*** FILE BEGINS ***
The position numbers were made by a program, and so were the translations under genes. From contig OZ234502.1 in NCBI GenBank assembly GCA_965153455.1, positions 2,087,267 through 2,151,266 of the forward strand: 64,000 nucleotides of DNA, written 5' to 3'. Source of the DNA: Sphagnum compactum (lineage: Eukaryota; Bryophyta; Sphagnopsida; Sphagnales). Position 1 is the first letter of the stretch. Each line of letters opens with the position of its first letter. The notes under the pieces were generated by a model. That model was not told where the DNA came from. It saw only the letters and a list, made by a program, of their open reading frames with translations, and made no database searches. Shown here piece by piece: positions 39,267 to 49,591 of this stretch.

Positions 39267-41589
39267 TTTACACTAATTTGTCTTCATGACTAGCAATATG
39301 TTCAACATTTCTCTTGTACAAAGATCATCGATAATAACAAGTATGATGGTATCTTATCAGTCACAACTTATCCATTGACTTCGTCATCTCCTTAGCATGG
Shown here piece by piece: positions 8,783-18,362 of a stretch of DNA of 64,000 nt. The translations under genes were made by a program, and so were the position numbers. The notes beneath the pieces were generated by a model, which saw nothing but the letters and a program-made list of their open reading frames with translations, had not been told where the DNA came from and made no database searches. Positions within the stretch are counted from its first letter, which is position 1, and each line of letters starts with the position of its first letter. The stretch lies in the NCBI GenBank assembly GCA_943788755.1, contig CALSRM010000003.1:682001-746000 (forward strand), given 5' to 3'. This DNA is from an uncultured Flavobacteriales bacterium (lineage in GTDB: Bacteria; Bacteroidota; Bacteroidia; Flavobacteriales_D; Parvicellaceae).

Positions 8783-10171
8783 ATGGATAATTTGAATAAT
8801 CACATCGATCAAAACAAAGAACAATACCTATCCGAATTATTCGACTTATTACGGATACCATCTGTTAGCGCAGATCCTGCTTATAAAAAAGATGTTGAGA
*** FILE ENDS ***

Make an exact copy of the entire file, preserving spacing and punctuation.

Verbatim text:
The position numbers were made by a program, and so were the translations under genes. From contig OZ234502.1 in NCBI GenBank assembly GCA_965153455.1, positions 2,087,267 through 2,151,266 of the forward strand: 64,000 nucleotides of DNA, written 5' to 3'. Source of the DNA: Sphagnum compactum (lineage: Eukaryota; Bryophyta; Sphagnopsida; Sphagnales). Position 1 is the first letter of the stretch. Each line of letters opens with the position of its first letter. The notes under the pieces were generated by a model. That model was not told where the DNA came from. It saw only the letters and a list, made by a program, of their open reading frames with translations, and made no database searches. Shown here piece by piece: positions 39,267 to 49,591 of this stretch.

Positions 39267-41589
39267 TTTACACTAATTTGTCTTCATGACTAGCAATATG
39301 TTCAACATTTCTCTTGTACAAAGATCATCGATAATAACAAGTATGATGGTATCTTATCAGTCACAACTTATCCATTGACTTCGTCATCTCCTTAGCATGG
Shown here piece by piece: positions 8,783-18,362 of a stretch of DNA of 64,000 nt. The translations under genes were made by a program, and so were the position numbers. The notes beneath the pieces were generated by a model, which saw nothing but the letters and a program-made list of their open reading frames with translations, had not been told where the DNA came from and made no database searches. Positions within the stretch are counted from its first letter, which is position 1, and each line of letters starts with the position of its first letter. The stretch lies in the NCBI GenBank assembly GCA_943788755.1, contig CALSRM010000003.1:682001-746000 (forward strand), given 5' to 3'. This DNA is from an uncultured Flavobacteriales bacterium (lineage in GTDB: Bacteria; Bacteroidota; Bacteroidia; Flavobacteriales_D; Parvicellaceae).

Positions 8783-10171
8783 ATGGATAATTTGAATAAT
8801 CACATCGATCAAAACAAAGAACAATACCTATCCGAATTATTCGACTTATTACGGATACCATCTGTTAGCGCAGATCCTGCTTATAAAAAAGATGTTGAGA